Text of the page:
Back in late 2007, new language contained in NFPA 80 (Standard for Fire doors and Other Opening Protectives, 2007 edition) requiring documented inspections for fire-rated door assemblies on an annual basis (Chapter 5, Care and Maintenance) was adopted and DHI officially launched the Fire Door Assembly Inspection program at the DHI Exposition and Trade Show. This included delivering our first Fire Door Assembly Inspection class (DAI600) to over one hundred students The Door Safety & Security Foundation published and released two publications, one is an AHJs Guide and the other is an Owners Guide to provide a detailed understanding of this new standard. These books will help us build awareness of and create demand for our new industry program throughout the built environment.
That was 2007. What about now? NFPA 80, Standard for Fire Doors and Other Opening Protectives, continues to require documented inspections for fire-rated door assemblies to be performed on an annual basis. Chapter 5, Care and Maintenance, addresses the care and maintenance of fire doors and fire windows, both new and existing.
Paragraph 5.2.1 (2010) states, “Fire door assemblies shall be inspected and tested not less than annually, and a written record of the inspection shall be signed and kept for inspection by the AHJ.” Swinging doors with builders hardware are the most common type of fire door assembly, and are among the most complex due to the myriad of materials and component products that are used to create them. These assemblies often provide accessibility, security, and life-safety functions in addition to their fire-safety protection, also increasing their complexity. Inspectors must thoroughly understand the dynamics of these assemblies in order to correctly evaluate them in the field.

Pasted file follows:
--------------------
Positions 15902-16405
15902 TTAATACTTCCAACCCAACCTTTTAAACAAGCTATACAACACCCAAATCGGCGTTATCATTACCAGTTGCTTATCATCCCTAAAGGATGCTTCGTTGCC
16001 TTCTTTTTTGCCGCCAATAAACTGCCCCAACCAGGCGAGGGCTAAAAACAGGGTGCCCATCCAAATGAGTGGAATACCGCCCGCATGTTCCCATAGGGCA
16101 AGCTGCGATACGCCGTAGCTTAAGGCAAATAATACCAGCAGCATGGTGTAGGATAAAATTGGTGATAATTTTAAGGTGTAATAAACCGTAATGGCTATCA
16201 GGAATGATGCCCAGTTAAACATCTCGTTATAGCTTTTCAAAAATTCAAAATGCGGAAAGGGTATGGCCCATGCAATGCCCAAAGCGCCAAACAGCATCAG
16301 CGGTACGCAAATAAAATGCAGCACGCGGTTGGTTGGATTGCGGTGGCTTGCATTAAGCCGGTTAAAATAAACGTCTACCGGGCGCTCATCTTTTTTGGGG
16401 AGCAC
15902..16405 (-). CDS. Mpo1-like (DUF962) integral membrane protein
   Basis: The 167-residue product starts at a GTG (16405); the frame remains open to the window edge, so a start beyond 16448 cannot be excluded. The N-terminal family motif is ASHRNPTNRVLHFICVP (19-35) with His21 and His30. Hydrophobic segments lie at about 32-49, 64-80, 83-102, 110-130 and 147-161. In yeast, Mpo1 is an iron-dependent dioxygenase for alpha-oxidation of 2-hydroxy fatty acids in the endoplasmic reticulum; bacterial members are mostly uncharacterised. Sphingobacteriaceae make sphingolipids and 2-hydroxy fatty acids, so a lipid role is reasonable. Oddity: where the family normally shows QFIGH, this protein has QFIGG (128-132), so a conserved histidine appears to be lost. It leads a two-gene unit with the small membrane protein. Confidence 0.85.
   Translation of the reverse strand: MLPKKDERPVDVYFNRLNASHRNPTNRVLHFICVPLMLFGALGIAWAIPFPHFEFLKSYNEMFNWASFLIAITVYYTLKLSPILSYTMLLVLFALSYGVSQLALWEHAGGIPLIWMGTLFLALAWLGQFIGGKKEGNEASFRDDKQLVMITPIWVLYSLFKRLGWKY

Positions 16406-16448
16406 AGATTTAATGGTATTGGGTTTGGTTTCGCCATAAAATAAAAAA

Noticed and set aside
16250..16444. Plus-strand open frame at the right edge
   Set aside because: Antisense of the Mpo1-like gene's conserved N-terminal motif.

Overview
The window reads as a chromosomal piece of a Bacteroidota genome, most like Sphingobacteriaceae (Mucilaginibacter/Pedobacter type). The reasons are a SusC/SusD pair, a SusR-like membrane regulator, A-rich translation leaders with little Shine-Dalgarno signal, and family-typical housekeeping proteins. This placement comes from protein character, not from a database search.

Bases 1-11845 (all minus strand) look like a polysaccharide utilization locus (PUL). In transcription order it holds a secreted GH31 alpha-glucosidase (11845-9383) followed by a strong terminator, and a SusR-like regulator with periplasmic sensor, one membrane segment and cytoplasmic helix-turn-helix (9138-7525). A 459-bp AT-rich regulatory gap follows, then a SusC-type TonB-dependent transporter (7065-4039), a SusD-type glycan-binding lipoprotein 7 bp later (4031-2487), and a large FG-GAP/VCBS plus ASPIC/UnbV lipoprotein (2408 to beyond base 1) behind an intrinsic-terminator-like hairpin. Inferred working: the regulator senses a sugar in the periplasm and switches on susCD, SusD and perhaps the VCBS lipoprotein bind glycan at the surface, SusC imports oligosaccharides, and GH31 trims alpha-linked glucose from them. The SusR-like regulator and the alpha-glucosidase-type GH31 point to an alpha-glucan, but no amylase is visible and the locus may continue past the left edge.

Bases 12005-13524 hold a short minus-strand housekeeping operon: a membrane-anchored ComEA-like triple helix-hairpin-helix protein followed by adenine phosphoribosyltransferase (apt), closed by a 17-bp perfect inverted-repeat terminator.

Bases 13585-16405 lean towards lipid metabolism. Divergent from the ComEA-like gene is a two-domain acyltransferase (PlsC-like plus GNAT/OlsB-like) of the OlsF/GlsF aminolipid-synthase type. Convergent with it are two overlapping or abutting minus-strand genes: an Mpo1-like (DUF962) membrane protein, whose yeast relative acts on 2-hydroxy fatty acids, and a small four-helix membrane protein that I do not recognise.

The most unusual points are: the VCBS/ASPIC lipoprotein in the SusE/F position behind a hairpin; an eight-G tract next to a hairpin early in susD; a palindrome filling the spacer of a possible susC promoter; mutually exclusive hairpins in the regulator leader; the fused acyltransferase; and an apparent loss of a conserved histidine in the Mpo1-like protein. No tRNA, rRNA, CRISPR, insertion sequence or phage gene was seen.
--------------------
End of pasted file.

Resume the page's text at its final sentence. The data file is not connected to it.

Additionally, the 2009 edition of NFPA 101, Life Safety Code expanded on NFPA 80’s inspection requirements for fire-rated door assemblies where the door leaves are required to swing in the direction of egress travel. NFPA 101 also requires non-fire rated door assemblies to be inspected in conjunction with the fire-rated door assemblies. Currently, NFPA 101’s requirements apply to door assemblies installed in new and existing assembly, day care, educational, and residential board and care occupancies, but those occupancies will continue to increase, especially in light of the CMS adoption of LSC and their requirement for annual inspections. Regardless of economics, doors assemblies will need to be inspected and maintained to code, by law.